People who read a book or take a seminar from Edward Tufte on data visualization come away with two things.
A really neat poster (by Charles Minard in 1869, and the basis for the Sankey diagram).
2. And, awe for the brilliance of Edward Tufte. What they do not always come away with is a sense of how to do data visualization with the data they work with day to day.
After all, that poster’s pretty impressive. That’s a chart showing the journey of Napoleon’s Grand Army to Moscow in 1812, and it manages to display a number of factors: distance, geographic landmarks, weather, army size (and therefore casualties and attrition), and time. You can only look at that and sigh. Your own data doesn’t tie together quite so neatly.
So, should you simply give up on data visualization, pin the poster on your cube wall, and forget all about it? Not at all.
It can be counterproductive to connect the practice of data visualization to a masterpiece like Minard’s. It’s like looking at the Sistine Chapel. Most of us can’t even imagine where to start if we wanted to replicate it. What’s more, we don’t need to replicate it: we’re trying to communicate a business insight, not (usually) become known to generations of art lovers or statisticians.
So how do you do data visualization?
You do it step by step, just the way Minard did. (If you’re interested in how Minard got to his end product, here’s an interesting link that discusses it.)
Here’s a recent experience I had with this:
I was trying to chart critical incidents worked by an IT department. Thankfully, there weren’t many of them (11 of them in nine months), but on the negative side, it’s hard to get much insight out of that little data. Check this out:
Yes, it’s a line chart (could have also been done as a bar chart) where the values are integers between 0 and 2. You do get the general idea that we used to have 1 to 2 incidents and now we seem to go between 0 and 1 in a month, and that’s a good thing, but you’ve probably also got a nagging feeling that we’re a little short of a good sample size, so you wouldn’t bet your career on that trend.
In standard terms, this is a measure, not a metric – this is simply a count of events, and – absent any context – it’s pretty light on meaning. How can we turn this into a metric?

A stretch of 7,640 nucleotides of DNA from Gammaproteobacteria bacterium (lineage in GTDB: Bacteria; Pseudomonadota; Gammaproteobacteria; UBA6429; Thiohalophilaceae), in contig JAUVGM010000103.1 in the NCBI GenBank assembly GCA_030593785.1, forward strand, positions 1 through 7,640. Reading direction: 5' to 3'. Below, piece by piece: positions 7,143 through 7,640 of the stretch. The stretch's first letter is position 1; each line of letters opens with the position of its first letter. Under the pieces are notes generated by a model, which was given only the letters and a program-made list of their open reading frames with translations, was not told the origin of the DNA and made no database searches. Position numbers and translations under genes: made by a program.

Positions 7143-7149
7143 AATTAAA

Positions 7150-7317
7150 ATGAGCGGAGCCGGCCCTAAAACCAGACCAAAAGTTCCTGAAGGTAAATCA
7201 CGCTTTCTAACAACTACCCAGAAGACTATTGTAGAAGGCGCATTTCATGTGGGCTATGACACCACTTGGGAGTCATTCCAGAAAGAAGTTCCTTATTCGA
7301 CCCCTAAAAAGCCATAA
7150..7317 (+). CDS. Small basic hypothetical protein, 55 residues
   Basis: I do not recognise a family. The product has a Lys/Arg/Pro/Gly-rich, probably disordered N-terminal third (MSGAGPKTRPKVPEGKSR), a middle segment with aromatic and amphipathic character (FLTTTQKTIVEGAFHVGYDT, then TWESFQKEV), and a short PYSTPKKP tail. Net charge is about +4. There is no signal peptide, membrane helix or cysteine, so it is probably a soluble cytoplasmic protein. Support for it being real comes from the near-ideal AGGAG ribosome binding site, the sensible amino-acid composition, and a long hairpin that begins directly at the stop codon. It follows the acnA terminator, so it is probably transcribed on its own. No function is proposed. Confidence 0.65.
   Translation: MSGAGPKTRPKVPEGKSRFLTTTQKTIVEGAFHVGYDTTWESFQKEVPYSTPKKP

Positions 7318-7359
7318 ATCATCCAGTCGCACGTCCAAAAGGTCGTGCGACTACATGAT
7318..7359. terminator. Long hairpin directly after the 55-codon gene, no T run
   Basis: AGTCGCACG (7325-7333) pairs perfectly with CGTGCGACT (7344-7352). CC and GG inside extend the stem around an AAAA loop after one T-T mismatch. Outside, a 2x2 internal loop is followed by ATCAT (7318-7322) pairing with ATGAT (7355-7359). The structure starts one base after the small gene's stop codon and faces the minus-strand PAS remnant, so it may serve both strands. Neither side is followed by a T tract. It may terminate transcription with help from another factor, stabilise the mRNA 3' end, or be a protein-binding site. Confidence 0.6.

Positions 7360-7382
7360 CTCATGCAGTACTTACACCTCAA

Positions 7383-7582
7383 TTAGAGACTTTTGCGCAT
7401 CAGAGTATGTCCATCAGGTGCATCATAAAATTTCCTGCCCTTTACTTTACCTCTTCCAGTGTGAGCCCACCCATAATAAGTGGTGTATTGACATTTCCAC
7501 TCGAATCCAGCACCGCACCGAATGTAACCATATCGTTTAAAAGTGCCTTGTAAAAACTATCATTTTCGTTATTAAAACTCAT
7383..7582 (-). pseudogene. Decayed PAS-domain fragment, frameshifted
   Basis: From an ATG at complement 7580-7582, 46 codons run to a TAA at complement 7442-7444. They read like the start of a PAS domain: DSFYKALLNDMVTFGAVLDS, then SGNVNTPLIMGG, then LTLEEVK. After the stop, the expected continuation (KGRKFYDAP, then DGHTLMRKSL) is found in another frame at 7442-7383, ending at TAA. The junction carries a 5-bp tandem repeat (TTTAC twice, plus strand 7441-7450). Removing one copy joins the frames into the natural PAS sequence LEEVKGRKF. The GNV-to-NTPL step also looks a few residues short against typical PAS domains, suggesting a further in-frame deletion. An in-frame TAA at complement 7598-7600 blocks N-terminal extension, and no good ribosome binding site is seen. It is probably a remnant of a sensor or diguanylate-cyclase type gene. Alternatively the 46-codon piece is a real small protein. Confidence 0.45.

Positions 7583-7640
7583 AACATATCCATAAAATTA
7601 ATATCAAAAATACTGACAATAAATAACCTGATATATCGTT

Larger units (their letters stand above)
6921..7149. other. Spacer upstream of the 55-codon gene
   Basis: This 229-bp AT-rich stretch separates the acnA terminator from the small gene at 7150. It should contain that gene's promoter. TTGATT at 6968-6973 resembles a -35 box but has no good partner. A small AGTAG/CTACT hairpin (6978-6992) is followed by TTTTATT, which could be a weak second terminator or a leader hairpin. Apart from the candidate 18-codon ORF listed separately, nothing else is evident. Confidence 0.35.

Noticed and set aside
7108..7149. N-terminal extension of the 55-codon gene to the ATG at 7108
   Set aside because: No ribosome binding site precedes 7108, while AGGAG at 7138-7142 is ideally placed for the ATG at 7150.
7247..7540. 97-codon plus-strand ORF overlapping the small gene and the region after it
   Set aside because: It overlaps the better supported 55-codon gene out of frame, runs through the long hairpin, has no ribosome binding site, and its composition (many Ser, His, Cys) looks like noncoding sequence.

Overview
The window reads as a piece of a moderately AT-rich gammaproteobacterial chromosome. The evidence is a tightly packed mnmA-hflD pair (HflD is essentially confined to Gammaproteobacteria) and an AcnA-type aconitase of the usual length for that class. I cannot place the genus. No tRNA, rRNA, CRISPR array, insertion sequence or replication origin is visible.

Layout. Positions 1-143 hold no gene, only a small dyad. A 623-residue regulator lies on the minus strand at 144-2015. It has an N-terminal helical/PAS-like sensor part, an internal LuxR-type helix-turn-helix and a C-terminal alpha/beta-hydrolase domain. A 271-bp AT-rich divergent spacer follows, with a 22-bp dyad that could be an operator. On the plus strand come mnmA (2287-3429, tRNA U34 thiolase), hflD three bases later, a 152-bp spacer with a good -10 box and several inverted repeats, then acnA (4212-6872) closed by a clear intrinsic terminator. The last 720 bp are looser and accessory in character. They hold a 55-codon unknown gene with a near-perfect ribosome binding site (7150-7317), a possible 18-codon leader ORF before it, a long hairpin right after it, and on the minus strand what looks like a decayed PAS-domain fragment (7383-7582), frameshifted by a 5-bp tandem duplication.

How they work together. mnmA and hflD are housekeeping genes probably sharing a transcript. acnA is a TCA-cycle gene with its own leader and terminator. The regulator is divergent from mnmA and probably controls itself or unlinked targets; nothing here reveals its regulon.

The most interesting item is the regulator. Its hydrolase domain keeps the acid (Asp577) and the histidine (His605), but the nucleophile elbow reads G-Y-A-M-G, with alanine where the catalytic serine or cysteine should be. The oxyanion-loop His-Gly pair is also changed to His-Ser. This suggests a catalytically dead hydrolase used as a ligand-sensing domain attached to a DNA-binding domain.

Here we bring in another factor – time. Time is shown above, as incidents are assigned to standard units of time (months), but we can do something else with time. We can calculate the average time between these incidents and chart that. So, calculating that mean time between incidents (and doing it on a rolling six-month average once there’s six months to use in the calculation), and adding a target line, we get this chart:
This is better. We’ve got a real metric now, and we’re showing some progress in it. The target line is also helpful: we couldn’t really have set a target of performance on the line chart, but we can do that here.
The main thing we get out of this is a quantifiable statement that we’re getting better at something; presumably, the increased scarcity of critical incidents says we’re doing a good job at preventing them. Admittedly, we could just be on a lucky streak, so again, we shouldn’t be celebrating too loudly yet.
What comes next? What new factor can we introduce here that will give us some more insight into whether we’re getting better or just lucky? The other factor we can introduce now is the effort needed to resolve the critical incidents.
But how can we show that? We’ve got time on one axis and some sort of magnitude measurement of the number of issues on the other. Where can the effort go?
Inspired by another graphic I’d seen recently, I came up with this:
Each incident is separately mapped to when it took place, and given a bubble that is proportional in size to the amount of effort it took to resolve. This gives us a visual on the reduced occurrence of the incidents (without having to explain mean time between incidents or that little bit about a rolling six month data sample). We get to see that, not only are incidents less frequent, they’re taking less time to resolve. That’s got to be a good thing.
This isn’t perfect. We’re still dealing with not much data, but the factors together show a good trend. Also, I’m not claiming that this is a particularly artistic chart: it’s just an example of how we can get more information into a simple graphic.
So I tried to go another step, adding the factor of the time it took to close the tickets (elapsed time, as opposed to the effort expended which we’ve already shown). Using the left-hand axis for elapsed time, we get:
Um… that additional factor actually does a worse job at telling the story. Elapsed time is correlated closely enough to effort that it doesn’t tell us much new information, and the additional axis takes away the visual impact of the extended horizontal spacing of the bubbles. If you squint, maybe you see a sort of trend line going down and to the right, but it’s really an illusion. The additional factor made things worse.
Sometimes you have to know when to stop.
I’ve had additional ideas of coding the bubbles in colors by the type of incident, or labeling them, and that could add some valuable data to the chart. We’ll work on that next. After all, data visualization is an incremental process, not something where a spark of genius hits and we see an entire solution in the flash of an eye.